Highlights (0)
Some of your highlights are legacy items.

Highlights saved before July 30, 2012 will not be displayed on their respective source pages.

You can easily re-create the highlights by opening the book page or article, selecting the text, and clicking “Highlight.”

Citations (0)
Some of your citations are legacy items.

Any citation created before July 30, 2012 will labeled as a “Cited page.” New citations will be saved as cited passages, pages or articles.

We also added the ability to view new citations from your projects or the book or article where you created them.

Notes (0)
Bookmarks (0)

You have no saved items from this article

Project items include:
  • Saved book/article
  • Highlights
  • Quotes/citations
  • Notes
  • Bookmarks
Notes
Cite this article

Cited article

Style
Citations are available only to our active members.
Sign up now to cite pages or passages in MLA, APA and Chicago citation styles.

(Einhorn, 1992, p. 25)

(Einhorn 25)

1

1. Lois J. Einhorn, Abraham Lincoln, the Orator: Penetrating the Lincoln Legend (Westport, CT: Greenwood Press, 1992), 25, http://www.questia.com/read/27419298.

Cited article

Clause for Thought over That Deal; Suppliers and Buyers Face Minefield
Settings

Settings

Typeface
Text size Smaller Larger Reset View mode
Search within

Search within this article

Look up

Look up a word

  • Dictionary
  • Thesaurus
Please submit a word or phrase above.
Print this page

Print this page

Why can't I print more than one page at a time?

Full screen

matching results for page

Cited passage

Style
Citations are available only to our active members.
Sign up now to cite pages or passages in MLA, APA and Chicago citation styles.

"Portraying himself as an honest, ordinary person helped Lincoln identify with his audiences." (Einhorn, 1992, p. 25).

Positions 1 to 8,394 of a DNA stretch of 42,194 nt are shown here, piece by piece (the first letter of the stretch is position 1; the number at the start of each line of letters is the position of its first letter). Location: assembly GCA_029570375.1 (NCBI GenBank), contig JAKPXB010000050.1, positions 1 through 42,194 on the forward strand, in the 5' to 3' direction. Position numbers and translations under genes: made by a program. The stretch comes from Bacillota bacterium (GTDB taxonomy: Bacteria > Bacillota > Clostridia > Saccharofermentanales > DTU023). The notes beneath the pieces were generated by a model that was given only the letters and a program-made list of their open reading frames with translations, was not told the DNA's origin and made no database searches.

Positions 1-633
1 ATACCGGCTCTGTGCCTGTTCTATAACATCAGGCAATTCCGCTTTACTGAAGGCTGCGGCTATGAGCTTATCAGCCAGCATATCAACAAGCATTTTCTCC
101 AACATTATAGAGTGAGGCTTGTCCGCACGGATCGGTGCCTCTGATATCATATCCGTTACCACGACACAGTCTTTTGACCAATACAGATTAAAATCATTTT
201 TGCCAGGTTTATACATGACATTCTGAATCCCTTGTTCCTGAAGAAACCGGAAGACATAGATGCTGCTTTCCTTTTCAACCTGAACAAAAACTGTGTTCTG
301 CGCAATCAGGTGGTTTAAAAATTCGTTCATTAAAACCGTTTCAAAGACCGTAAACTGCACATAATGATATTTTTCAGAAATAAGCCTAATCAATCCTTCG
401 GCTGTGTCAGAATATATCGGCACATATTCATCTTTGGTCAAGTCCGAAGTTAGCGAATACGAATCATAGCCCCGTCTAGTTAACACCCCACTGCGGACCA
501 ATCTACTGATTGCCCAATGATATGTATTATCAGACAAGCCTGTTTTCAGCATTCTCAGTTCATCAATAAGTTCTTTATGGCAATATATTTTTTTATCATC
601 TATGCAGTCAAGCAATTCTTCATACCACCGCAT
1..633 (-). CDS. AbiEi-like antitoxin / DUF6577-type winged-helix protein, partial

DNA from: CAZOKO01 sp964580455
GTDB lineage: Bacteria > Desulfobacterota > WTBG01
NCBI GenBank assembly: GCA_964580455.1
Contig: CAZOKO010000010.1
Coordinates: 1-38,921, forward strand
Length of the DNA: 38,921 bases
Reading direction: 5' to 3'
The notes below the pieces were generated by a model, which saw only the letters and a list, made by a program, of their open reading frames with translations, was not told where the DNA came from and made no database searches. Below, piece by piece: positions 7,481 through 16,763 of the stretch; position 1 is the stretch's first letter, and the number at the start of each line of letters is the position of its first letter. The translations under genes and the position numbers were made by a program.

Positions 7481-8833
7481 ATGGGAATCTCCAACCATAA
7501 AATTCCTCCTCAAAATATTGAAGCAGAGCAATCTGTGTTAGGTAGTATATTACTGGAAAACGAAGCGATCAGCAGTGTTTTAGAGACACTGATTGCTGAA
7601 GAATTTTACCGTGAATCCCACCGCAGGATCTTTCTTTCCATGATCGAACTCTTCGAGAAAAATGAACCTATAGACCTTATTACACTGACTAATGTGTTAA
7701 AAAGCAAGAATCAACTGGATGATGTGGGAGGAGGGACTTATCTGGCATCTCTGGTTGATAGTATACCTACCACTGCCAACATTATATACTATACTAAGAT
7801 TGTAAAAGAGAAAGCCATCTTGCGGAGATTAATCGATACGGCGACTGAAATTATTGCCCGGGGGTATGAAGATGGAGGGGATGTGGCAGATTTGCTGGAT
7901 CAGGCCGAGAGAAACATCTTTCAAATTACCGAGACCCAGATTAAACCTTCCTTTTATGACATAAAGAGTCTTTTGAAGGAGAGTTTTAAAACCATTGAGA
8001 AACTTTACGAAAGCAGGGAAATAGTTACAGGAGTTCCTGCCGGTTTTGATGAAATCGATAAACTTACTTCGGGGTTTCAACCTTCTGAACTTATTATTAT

"Portraying himself as an honest, ordinary person helped Lincoln identify with his audiences." (Einhorn 25)

"Portraying himself as an honest, ordinary person helped Lincoln identify with his audiences."1

1. Lois J. Einhorn, Abraham Lincoln, the Orator: Penetrating the Lincoln Legend (Westport, CT: Greenwood Press, 1992), 25, http://www.questia.com/read/27419298.

Cited passage

Welcome to the new Questia Reader

The Questia Reader has been updated to provide you with an even better online reading experience.  It is now 100% Responsive, which means you can read our books and articles on any sized device you wish.  All of your favorite tools like notes, highlights, and citations are still here, but the way you select text has been updated to be easier to use, especially on touchscreen devices.  Here's how:

1. Click or tap the first word you want to select.
2. Click or tap the last word you want to select.

OK, got it!

Thanks for trying Questia!

Please continue trying out our research tools, but please note, full functionality is available only to our active members.

Your work will be lost once you leave this Web page.

For full access in an ad-free environment, sign up now for a FREE, 1-day trial.

Already a member? Log in now.